Wound management revolutionised by new smart bandage

Service Engineering

Chronic wound healing can be impacted by various elements. These may include but are not limited to: Acidity, temperature, and glucose levels. The factor that is often considered the most important is moisture level because if the wound has too much moisture it will be wet and wrinkled, whereas too dry causes tissue to become desiccated. Either occurrence will have a negative effect on the healing process of the wound.

The smart bandage measures the moisture levels and sends the data to a phone close by which usurps the need for a professional to take off the bandage for assessment.

“Wound management revolutionised by new smart bandage.“

Researchers think that adjusting the geometry and materials of the product may allow them to be tailored for diverse types of wounds, which means monitoring the wound would be more successful. But finding the right material proved difficult because there are certain characteristics that are vital. They must be inexpensive, biocompatible, and disposable.

In the testing process, researchers exposed the bandage to the liquid that seeps from wounds. They found that the product was extremely sensitive and there were ‘drastically different’ readings between different moisture conditions.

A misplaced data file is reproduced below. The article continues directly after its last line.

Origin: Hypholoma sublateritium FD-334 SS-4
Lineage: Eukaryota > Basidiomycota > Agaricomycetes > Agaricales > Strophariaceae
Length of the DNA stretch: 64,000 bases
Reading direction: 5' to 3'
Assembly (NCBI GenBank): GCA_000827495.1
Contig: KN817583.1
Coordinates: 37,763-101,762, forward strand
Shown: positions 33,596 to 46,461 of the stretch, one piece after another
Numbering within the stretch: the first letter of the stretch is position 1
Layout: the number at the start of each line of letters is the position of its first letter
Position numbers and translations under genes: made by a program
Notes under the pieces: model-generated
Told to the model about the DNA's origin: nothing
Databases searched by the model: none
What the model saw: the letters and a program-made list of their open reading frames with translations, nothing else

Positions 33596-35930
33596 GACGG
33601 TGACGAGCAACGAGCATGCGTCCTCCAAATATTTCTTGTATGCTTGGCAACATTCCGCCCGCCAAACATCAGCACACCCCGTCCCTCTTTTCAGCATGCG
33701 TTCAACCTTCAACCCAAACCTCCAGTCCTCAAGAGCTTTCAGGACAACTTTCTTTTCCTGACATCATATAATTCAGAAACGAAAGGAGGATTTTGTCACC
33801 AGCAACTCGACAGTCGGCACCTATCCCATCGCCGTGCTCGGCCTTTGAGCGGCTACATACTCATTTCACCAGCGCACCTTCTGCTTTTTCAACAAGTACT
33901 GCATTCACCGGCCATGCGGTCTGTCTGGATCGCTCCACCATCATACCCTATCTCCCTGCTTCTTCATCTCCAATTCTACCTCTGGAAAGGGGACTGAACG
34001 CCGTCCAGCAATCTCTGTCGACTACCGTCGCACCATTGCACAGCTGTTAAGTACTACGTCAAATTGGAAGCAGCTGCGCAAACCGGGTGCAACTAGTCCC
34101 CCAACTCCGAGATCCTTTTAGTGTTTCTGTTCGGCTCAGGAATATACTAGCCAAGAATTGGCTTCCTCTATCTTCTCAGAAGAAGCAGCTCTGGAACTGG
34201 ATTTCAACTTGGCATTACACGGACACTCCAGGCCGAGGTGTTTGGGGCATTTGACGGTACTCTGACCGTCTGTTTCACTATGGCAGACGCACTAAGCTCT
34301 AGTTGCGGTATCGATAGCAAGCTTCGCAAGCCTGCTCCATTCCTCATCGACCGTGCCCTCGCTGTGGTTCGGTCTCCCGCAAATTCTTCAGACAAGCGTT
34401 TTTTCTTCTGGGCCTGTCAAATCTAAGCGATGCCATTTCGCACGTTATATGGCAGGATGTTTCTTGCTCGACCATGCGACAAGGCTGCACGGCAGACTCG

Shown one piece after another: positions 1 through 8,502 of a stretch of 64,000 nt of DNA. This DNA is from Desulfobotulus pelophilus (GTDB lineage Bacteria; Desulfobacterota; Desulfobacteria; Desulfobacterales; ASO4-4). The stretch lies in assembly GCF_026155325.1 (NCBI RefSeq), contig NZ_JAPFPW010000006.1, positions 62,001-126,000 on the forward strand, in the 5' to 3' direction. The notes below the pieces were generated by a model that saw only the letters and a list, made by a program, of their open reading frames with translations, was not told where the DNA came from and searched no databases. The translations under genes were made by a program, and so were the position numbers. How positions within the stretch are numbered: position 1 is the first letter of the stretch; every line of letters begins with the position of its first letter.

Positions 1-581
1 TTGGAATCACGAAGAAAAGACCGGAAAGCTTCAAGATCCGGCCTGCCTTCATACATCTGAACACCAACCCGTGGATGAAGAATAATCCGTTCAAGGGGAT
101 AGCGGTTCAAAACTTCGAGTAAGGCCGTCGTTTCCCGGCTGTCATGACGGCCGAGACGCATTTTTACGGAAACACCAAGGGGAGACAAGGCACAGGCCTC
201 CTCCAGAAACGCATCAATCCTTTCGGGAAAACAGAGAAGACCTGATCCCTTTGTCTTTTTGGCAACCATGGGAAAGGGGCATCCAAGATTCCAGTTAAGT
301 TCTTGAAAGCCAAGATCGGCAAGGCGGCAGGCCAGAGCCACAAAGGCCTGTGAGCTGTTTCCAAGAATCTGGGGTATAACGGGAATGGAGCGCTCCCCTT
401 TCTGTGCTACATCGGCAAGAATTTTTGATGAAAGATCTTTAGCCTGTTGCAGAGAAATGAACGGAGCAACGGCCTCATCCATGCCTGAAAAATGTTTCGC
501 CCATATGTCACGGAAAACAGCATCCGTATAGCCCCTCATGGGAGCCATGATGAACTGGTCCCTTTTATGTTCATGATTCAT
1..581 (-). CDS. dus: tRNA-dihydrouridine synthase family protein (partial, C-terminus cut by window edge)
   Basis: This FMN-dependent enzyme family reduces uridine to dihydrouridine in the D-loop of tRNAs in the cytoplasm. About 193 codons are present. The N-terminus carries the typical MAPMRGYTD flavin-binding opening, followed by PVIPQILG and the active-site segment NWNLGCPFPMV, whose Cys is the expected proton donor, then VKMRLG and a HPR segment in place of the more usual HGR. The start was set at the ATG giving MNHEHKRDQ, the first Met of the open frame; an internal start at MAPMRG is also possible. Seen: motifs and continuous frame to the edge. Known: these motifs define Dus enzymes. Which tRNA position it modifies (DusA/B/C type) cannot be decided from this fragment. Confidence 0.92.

Dr Marta Tessarolo, University of Bologna, said, “PEDOT:PS is an organic semiconducting polymer that can be easily deposited on several substrates as a standard ink. We also incorporated a cheap, disposable and bandage-compatible RFID tag, like those used for clothing security tags, into the textile patch.”

Dr Luca Possanzini, one of the study’s authors, said “We developed a range of bandages with various layers and different absorption properties and characteristics. The idea is that each type of wound could have its own appropriate dressing, from slowly exuding wounds to highly exuding wounds, such as burns and blisters. However, we will need to further optimise the sensor geometry and determine the appropriate sensor values for optimal healing before we can apply our technology to various types of wounds.”

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